Throughout my life, I’ve read a lot of genres. I’ve read everything from thrillers like Joshua Hood’s The Treadstone Exile and Lee Child’s Killing Floor all the way to Douglas Adam’s Hitchhiker’s Guide to The Galaxy and Andy Weir’s The Martian (you can check out my list of favourite books – part 1 & 2).
If I updated the list today, there’d definitely be more fantasy books on it. I’ve gotten back into the genre after a while out and I remember why I love it so much. Having written a couple of fantasy short stories myself, it feels only right to mention some tropes that I just adore. Here are five of them.
5. Castles and Court Life
Gallant Knights, noble royals, wise kings, feasts, jesters, and more, who doesn’t love the rush of court life from medieval times?
What’s that? Peasants that formed the lowest societal rung, that were pretty much treated as property for those deemed to be of a higher social class, and who couldn’t even aspire to a higher station in life?
Who cares about how they feel?
Instead of confronting the well-established fact that most of what we believe about the Medieval Ages was an extremely idealised version of reality, most fantasy novels dive into this idealised version of events head-on and I for one absolutely love it.
I love the different social classes mingling together, the political games at play where one wrong move could seal your fate. I’m a fan of these types of scenes in novels as I feel they can bring out a character’s inner facets, revealing their various outlooks on the many trappings of court life. If done well, it can really develop characters on a deeper level than they may have gotten if they hadn’t been plunged into the melting pot.
4. Knight, Mage, Rogue
The original power trio of the fantasy genre, we’ve got the classic Knight, Mage, Rogue combo meal with fries and a drink.
This trio of characters always feels like they complement each other. The knight is generally the moral paragon of virtue and truth, right in the front of the battle lines and not always the brightest bulb in the room.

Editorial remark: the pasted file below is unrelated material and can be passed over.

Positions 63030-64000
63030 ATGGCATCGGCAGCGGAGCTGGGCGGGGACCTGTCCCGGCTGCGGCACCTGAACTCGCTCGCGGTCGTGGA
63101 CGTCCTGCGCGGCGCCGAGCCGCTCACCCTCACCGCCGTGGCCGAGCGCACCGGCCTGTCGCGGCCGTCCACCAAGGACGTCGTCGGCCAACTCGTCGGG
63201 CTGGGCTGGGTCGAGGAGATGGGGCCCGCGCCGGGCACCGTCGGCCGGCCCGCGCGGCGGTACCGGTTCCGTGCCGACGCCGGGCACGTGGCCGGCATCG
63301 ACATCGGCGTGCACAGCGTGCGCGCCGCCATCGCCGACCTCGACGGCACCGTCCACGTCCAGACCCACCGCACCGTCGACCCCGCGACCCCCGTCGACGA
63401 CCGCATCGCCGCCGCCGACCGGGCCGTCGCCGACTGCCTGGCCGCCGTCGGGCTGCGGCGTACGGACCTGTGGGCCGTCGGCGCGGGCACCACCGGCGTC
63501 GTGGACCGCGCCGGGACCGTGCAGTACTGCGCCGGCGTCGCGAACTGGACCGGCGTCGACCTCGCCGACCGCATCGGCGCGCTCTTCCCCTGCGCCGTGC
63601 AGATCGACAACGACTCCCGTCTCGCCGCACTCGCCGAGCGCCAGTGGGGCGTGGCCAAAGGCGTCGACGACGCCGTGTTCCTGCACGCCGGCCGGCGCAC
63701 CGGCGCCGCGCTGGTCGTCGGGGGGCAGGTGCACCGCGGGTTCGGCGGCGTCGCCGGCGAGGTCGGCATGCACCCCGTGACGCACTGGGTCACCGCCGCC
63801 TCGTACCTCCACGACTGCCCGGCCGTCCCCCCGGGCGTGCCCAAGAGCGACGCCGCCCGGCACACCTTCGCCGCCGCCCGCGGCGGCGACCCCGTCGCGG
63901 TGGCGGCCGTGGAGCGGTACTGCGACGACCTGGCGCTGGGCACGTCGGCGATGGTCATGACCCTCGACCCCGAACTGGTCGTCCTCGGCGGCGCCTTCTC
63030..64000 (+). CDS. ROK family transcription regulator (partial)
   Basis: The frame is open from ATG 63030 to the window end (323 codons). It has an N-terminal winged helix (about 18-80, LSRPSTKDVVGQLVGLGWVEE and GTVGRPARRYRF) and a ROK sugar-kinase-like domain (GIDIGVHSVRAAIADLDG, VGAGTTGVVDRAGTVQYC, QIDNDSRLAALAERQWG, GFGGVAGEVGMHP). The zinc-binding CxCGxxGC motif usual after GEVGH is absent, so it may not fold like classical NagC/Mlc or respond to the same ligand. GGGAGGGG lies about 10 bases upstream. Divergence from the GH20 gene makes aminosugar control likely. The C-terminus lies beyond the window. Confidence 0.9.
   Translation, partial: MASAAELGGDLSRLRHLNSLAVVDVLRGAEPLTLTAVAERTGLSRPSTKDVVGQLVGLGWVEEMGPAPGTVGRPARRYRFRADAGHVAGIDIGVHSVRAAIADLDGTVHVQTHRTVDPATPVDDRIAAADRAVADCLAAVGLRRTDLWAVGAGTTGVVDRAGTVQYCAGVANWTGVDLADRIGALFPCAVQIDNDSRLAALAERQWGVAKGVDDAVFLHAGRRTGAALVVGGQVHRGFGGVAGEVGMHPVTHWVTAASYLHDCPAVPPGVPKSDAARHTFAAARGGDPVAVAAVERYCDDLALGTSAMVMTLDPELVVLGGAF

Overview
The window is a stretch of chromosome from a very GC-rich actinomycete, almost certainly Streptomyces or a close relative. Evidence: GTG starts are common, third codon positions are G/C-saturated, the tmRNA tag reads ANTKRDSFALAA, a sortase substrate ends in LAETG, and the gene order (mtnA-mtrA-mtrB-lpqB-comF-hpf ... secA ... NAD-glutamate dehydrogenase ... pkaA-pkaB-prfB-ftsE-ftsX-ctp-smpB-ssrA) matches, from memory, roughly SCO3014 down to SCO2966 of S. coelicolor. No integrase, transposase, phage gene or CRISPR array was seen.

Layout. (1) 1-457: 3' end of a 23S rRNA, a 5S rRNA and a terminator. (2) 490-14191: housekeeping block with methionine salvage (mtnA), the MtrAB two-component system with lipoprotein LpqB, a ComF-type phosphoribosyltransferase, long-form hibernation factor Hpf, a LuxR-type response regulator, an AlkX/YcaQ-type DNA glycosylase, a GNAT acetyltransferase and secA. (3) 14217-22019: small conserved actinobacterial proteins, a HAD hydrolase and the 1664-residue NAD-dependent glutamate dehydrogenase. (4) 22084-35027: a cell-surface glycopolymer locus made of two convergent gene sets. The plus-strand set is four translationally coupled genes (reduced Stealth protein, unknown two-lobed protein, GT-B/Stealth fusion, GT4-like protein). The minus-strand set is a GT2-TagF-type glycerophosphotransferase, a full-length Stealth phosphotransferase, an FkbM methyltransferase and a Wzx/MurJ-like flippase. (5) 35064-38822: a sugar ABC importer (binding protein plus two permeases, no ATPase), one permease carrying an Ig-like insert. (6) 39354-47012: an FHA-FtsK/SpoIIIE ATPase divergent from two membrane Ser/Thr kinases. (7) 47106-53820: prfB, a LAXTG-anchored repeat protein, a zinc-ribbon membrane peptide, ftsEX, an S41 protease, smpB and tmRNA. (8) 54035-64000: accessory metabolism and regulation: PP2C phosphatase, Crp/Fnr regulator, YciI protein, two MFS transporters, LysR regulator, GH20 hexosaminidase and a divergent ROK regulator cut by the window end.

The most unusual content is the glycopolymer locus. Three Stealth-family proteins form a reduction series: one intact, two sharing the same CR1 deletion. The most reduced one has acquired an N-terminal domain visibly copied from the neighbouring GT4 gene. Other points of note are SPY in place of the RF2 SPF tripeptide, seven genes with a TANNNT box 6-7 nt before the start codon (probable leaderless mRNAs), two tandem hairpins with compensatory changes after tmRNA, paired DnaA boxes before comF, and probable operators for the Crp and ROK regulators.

The mage is generally the academic one of the group, using their arcane skills to get them out of trouble when the knight's brute force doesn’t quite get the job done.
Finally, we’ve got the sneaky rogue with a more flexible moral compass than the others, more accustomed to sneaking behind enemy lines and slitting their throats while they sleep. The rogue’s also normally the party's comedic relief character.
I feel these three with their differing morals, life experiences, outlook on the world, and solutions to life’s problems keep the characters bouncing off each other and can generate some really engaging inter-character conflict. It also keeps them from being clones of each other which is always frustrating to read.
3. The Dark Lord
A being of pure evil, created from the darkness of the cosmos with their sole purpose to destroy the universe’s light just because they are the antithesis to it.
I’m all for complex and nuanced takes on the antagonist of a story but sometimes the simple and straightforward motivation that The Dark Lord possesses is enjoyable for a change. Sometimes morally grey characters just blend together and become way too bland for me to enjoy reading.
The Dark Lord doesn’t have that problem, there’s nothing about him that’s morally grey and it’s so good to just sit back and enjoy the story without having to try and reverse engineer the antagonist’s motivations to try and figure out if they actually are the antagonist.
2. Magic Systems
Straight up, I love magic systems. Anything with these systems immediately piques my interest. I love the way magic systems can be transformed and morphed to suit the story the author is telling, be that as a background player or right at the forefront of the story.
The different ways these systems can be implemented in the story’s world is just so much fun to read, and who doesn’t love characters chucking fireballs at everyone left, right, and centre?
A good magic system will keep me engaged in a book with an average story just so I can see all the cool stuff that characters with mastery of the craft can do. I also enjoy a magic system that breaks off from the law firm of earth, wind & fire and goes with new variations on the common elements or at least less common ones and with some tangible costs to the user.
1. Never Ending Cycle
Endings are satisfying, aren’t they? I suppose that’s one of the reasons we love stories so much. They’ve got a clear structure with a beginning, middle, and ending… but what if that one story’s ending was just the beginning of another great story?
Both Tolkien’s Lord of the Rings and Robert Jordan’s Wheel of Time series are predicated on the constant flow of time with cycles repeating onwards until time ceases to exist with heroes turning into myth and legend as time pushes them aside.
I personally feel this type of storytelling allows for more interesting stories as previous cycles help feed into the backstory of the world and melding into the next and it feels closer to real life having things lost to time instead of having them trapped within a self-contained bubble like most stories are.
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Have a great day,